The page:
Sudden Cardiac Arrest (SCA)

Sudden cardiac arrest is the abrupt loss of heart function, breathing and consciousness. The condition usually results from a problem with your heart’s electrical system, which disrupts your heart’s pumping action and stops blood flow to your body.

Sudden cardiac arrest isn’t the same as a heart attack, when blood flow to a part of the heart is blocked. However, a heart attack can sometimes trigger an electrical disturbance that leads to sudden cardiac arrest.

If not treated immediately, sudden cardiac arrest can lead to death. Survival is possible with fast, appropriate medical care. Cardiopulmonary resuscitation (CPR), using a defibrillator — or even just giving compressions to the chest — can improve the chances of survival until emergency workers arrive.

Symptoms

Signs of sudden cardiac arrest are immediate and drastic and include:

  • Sudden collapse
  • No pulse
  • No breathing
  • Loss of consciousness

Sometimes other signs and symptoms occur before sudden cardiac arrest. These might include:

  • Chest discomfort
  • Shortness of breath
  • Weakness
  • Fast-beating, fluttering or pounding heart (palpitations)

But sudden cardiac arrest often occurs with no warning.

When to see a doctor

Call 999 or 112 if you experience any of these signs and symptoms:

  • Chest pain or discomfort
  • Heart palpitations
  • Rapid or irregular heartbeats
  • Unexplained wheezing
  • Shortness of breath
  • Fainting or near fainting
  • Lightheadedness or dizziness

When the heart stops, the lack of oxygen-rich blood can cause death or permanent brain damage within minutes. Time is critical when you’re helping an unconscious person who isn’t breathing.

Recovery after a cardiac arrest

Immediate recovery

After a cardiac arrest, you’ll have been looked after in a coronary care or intensive care unit. You may have been put in an induced coma and kept asleep to allow your body to recover.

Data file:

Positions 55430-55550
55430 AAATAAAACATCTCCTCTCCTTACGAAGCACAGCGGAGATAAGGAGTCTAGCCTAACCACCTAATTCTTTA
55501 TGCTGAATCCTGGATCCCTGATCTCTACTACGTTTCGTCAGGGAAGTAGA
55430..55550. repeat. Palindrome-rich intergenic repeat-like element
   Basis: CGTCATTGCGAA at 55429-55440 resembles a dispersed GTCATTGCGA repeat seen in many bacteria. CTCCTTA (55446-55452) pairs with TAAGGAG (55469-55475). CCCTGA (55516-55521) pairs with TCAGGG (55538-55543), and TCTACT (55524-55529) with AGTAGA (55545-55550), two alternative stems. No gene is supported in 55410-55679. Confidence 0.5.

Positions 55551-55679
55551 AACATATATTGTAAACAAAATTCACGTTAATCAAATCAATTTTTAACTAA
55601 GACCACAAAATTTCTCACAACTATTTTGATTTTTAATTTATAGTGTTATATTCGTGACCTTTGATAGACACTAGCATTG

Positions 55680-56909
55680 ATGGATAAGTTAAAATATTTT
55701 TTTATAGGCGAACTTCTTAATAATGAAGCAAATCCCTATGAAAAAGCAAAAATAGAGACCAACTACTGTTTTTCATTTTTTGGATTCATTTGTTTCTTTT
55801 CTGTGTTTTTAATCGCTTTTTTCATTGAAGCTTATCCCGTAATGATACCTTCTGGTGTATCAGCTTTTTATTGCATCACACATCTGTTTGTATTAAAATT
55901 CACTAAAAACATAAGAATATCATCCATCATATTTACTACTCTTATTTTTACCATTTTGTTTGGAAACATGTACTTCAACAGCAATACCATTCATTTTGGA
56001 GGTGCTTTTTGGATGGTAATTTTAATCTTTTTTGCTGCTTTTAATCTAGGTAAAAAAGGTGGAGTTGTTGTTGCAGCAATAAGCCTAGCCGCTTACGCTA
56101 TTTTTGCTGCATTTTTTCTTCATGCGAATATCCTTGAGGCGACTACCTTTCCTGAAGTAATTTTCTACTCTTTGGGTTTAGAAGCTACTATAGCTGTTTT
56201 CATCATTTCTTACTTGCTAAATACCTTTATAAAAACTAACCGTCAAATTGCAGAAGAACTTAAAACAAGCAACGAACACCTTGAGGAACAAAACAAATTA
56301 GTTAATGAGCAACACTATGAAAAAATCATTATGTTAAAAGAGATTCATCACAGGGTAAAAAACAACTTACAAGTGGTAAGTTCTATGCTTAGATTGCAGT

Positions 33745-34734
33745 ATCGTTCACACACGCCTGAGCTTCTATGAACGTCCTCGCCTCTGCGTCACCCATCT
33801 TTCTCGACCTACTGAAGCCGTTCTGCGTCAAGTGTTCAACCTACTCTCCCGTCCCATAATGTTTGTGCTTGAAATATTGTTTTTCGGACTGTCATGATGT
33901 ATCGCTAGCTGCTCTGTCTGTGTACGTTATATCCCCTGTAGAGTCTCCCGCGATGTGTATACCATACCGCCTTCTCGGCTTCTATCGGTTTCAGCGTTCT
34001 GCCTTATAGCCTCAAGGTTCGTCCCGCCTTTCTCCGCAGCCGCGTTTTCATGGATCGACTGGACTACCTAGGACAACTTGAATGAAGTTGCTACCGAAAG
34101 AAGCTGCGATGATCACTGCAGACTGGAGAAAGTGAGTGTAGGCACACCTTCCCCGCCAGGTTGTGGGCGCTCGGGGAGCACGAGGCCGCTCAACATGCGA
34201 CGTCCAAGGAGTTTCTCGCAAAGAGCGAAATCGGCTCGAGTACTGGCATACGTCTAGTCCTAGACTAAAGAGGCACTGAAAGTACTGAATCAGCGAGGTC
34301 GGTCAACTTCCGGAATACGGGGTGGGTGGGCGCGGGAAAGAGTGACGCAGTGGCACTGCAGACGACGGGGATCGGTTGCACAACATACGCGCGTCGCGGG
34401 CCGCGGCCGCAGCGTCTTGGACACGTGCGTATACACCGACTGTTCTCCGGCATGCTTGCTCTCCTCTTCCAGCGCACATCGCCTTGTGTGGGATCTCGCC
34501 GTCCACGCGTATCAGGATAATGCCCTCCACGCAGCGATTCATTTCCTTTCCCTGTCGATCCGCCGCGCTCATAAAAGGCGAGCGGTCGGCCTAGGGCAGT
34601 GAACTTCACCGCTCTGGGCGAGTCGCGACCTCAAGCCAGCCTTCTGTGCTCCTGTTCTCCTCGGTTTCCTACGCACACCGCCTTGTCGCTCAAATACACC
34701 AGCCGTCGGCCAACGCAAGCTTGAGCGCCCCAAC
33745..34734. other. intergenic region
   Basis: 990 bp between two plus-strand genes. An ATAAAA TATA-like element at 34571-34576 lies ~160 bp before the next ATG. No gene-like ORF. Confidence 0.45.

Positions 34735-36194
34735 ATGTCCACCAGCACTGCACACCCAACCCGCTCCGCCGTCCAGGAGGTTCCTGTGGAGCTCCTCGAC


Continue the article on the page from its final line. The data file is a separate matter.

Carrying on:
Mid-term recovery

Doctors and cardiologists will want to work out what caused the cardiac arrest. They can then recommend medication and treatment, such as a pacemaker or implantable cardioverter defibrillator (ICD), to reduce the risk of it happening again. 

They may also refer you to cardiac rehabilitation to help rebuild your confidence, fitness and strength levels. Each programme is different, but it usually involves regular assessments such as checking your pulse and blood pressure, psychological support, health education talks and exercise sessions. 

Long-term recovery

It will take time to recover after a cardiac arrest, but your doctor will support you during this time. Talk to family and doctors about what will happen once you go home and practical matters, like driving and returning to work

Your doctor may suggest making lifestyle changes to reduce your risk of another cardiac arrest. This can include:

Because of a lack of oxygen to the brain during a cardiac arrest, you might experience long-term effects to your brain. These can include:

  • personality changes 
  • problems with memory
  • fatigue
  • dizziness or balance issues
  • aphasia/dysphasia (problems with speech and language)
  • myoclonus (involuntary movements)
  • permanent brain injury.

It’s normal to have no memory of a cardiac arrest. This can be alarming for you and your family members who may have seen it happening.

At MCP First Aid Training we provide a comprehensive range of training courses suitable for all ages.

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